Teaching:35 years of making a difference
How does Doris Lucchesi describe her experience teaching at Tahoe-Truckee High School for 35 consecutive years?
“It’s been 35 years of home away from home,” she explained. Lucchesi – who teaches government, economics, honors history, philosophy and psychology – recently announced her retirement. This school year will mark the end of her dedicated teaching career.
In June of 1965, TTHS was minus its current library and auditorium and served approximately 500 students from Floriston to Rubicon. Doris Lucchesi and her husband at the time, fresh out of Chico State University, walked through the doors of the building to ask the principal for teaching jobs.
“We just showed up in June and walked into the principal’s office,” she said. “He said,’Do you want to start with summer school?'”
To Lucchesi teaching is an art; and art she has been trying to perfect for 35 years. It is also an art she understands to be an on-going learning process.
“For many many years, I was not very good at it (teaching). You teach the way you were taught,” she said. “Teaching is an art. I don’t know if you can teach people to do it.”
Several years into her teaching career, she realized that she needed to learn to teach and it just clicked.
It happened slowly, deliberately and was frightening.
“Every time you try something different, it’s frightening,” she said. “I became more student and less teacher focused. I let my students teach me what they needed from me. It’s kind of scary because it’s unfamiliar. But, boy, are they (the students) good teachers. I have been inspired by the young people here … We have great young people here.”
She admits she got into teaching at a time when women were either teachers, stewardesses or nurses.
“It seemed like the sanest choice,” she said.
In retrospect, however, she said she sees that her grandmother was a large influence on her teaching style.
“She was a ‘consummate teacher.’ She was just always teaching, not in an authoritative way.”
Because she taught at the same school for so long, she taught many of her current students’ parents. She has been able to witness first-hand the long-term effects of teaching.
“You have to be into long-term gratification,” she said. “You don’t get a lot of immediate gratification. You get it over a period of time when you see the students you taught.”
The rewards also include the tiny moments you have shared with students, when you realize you have given them pleasure or made their minds tick, she said.
The biggest gift of teaching for Lucchesi has been the awareness of how good young people are. She has no children of her own, and is thankful to have been involved in her students’ lives to learn about who young people really are.
“If you don’t have contact with them, you only know what you see on TV. On TV, they look negative. As a teacher, you see such good things. They keep you young.”
In her retirement, the interaction with students is what she’ll miss the most.
She describes her teaching style as “whatever works.”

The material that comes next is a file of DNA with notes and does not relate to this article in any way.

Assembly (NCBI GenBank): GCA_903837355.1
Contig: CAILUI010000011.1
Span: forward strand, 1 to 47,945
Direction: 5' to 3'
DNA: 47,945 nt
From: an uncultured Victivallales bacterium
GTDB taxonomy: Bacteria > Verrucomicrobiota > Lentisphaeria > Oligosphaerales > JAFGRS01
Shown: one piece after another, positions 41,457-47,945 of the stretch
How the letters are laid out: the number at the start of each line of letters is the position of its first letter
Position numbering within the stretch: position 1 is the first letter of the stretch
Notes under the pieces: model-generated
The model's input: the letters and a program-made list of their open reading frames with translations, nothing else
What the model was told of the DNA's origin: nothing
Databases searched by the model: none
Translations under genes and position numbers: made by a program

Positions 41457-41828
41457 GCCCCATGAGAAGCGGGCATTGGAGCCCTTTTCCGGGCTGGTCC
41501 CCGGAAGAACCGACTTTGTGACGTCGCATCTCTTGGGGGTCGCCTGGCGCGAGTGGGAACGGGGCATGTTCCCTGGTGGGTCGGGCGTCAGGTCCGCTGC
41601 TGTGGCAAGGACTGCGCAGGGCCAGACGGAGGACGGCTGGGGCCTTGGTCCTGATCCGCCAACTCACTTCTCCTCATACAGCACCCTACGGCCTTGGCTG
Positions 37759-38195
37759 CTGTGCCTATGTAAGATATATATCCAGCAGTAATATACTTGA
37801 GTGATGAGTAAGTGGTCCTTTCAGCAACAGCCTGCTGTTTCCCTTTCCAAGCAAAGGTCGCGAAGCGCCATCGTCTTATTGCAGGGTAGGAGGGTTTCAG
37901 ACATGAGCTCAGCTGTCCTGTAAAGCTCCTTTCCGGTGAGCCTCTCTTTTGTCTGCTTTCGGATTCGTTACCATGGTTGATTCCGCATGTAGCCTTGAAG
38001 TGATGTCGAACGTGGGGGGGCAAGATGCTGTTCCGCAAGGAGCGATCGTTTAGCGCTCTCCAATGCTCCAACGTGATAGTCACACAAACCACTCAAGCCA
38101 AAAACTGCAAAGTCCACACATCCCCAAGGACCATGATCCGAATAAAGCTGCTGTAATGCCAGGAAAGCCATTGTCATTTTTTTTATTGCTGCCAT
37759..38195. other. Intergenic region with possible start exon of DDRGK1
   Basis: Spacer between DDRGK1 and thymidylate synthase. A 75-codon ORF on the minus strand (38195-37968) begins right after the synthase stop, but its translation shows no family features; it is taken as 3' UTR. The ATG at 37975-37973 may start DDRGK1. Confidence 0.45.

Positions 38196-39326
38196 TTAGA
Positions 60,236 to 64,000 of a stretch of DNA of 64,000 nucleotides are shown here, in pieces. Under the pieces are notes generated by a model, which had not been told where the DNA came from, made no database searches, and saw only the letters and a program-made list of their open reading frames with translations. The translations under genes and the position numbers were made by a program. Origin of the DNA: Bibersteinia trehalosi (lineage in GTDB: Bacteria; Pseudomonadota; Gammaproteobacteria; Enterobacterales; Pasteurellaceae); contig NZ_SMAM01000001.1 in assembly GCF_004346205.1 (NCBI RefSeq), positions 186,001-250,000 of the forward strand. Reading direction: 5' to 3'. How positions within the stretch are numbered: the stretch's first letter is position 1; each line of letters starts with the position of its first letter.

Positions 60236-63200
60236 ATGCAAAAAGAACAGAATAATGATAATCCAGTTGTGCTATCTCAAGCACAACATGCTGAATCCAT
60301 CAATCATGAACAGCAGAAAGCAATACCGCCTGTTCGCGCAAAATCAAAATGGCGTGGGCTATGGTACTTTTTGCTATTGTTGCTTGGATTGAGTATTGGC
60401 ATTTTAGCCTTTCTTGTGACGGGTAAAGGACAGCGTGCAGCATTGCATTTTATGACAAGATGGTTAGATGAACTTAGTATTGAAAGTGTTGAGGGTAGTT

“I’m willing to find out what works,” she explained. “Every class has a personality. A job of the teacher is to read the personality of a class. You have to read students more carefully and not push too hard … And some of them need to be pushed real hard.”
The image is you walk into a classroom and students are waiting for you to teach them great wisdom, she said. But the reality is there are 34 different personalities sitting in front of you.
“She teaches life,” said TTHS senior Cein Watson. “She’s the best teacher I’ve ever had. She’s a self-proclaimed trickster. She’ll push you and push you until you see the other side of things without realizing it.”
Senior Kendra Murphy agree.
“She’ll push your buttons,” she said. “She’ll make you explain your reasoning behind your beliefs. She’ll make you see the other side of everything.”
Every Friday Lucchesi holds a show-and-tell to capture her students’ creative and young sides. Every other Friday is “Friday Fun Day,” when students play games or plan activities with TTHS special education students.
Murphy said that one day Lucchesi handed out little tiny toys to her students. A small ball was attached to a string, and the students had to try to get the ball into a small cup, also attached to the toy.
“Some students tied their strings in knots to make them shorter and easier to get in the cup. Some cheated and put them in the cup with their hands. Some challenged themselves and just kept hitting it until the ball went in,” she said. “That was her way of teaching us how people reach their goals. That’s an example of how she teaches.”
Both Watson and Murphy agreed they appreciated the respect she gave them.
“She doesn’t place herself higher than us,” Murphy said. “She’s the kind of teacher you can go to about anything.”
Although Lucchesi said she will miss her students and teaching, she said she is leaving at the right time.
“I’m going out while I’m still loving it,” she said.
She’s looking forward to going to bed at 11 p.m. and waking up at 6 a.m.
“I will have no problem filling my time,” she said.
Her hobbies include woodworking and working with gourds, which she finds sacred.
“I need more gourd time,” she said. She tells people when explaining her strange hobby that she considers her life B.G. – Before Gourds – and A.G. – After Gourds.
Her parents are still alive, and she also plans to spend more time with them.
As for young people, she plans to still be around them by volunteering at the high school and spending time there after she retires.
And she will treat them with the same respect as always. “They don’t ask for much – just acknowledging them for who they are.”
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